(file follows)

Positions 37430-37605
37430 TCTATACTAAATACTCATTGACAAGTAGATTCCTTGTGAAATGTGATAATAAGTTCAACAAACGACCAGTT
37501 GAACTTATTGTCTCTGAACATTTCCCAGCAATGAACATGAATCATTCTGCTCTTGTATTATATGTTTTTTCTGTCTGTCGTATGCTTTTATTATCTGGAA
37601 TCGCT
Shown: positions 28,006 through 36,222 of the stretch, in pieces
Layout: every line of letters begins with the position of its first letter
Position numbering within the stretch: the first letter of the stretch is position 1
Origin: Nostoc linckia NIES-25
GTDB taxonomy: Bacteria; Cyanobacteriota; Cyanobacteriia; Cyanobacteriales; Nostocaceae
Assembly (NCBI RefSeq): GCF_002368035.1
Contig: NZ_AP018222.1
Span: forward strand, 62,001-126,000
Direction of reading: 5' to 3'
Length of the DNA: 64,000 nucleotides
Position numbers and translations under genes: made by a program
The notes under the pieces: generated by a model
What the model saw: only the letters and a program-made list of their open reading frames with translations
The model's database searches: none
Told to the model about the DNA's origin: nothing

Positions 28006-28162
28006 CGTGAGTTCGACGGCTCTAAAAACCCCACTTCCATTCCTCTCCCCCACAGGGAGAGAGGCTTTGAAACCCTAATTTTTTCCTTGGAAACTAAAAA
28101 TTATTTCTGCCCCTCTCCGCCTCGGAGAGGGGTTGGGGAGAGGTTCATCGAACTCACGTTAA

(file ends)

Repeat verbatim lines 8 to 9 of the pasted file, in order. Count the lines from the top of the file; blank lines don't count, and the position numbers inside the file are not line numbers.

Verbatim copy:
Origin: Nostoc linckia NIES-25
GTDB taxonomy: Bacteria; Cyanobacteriota; Cyanobacteriia; Cyanobacteriales; Nostocaceae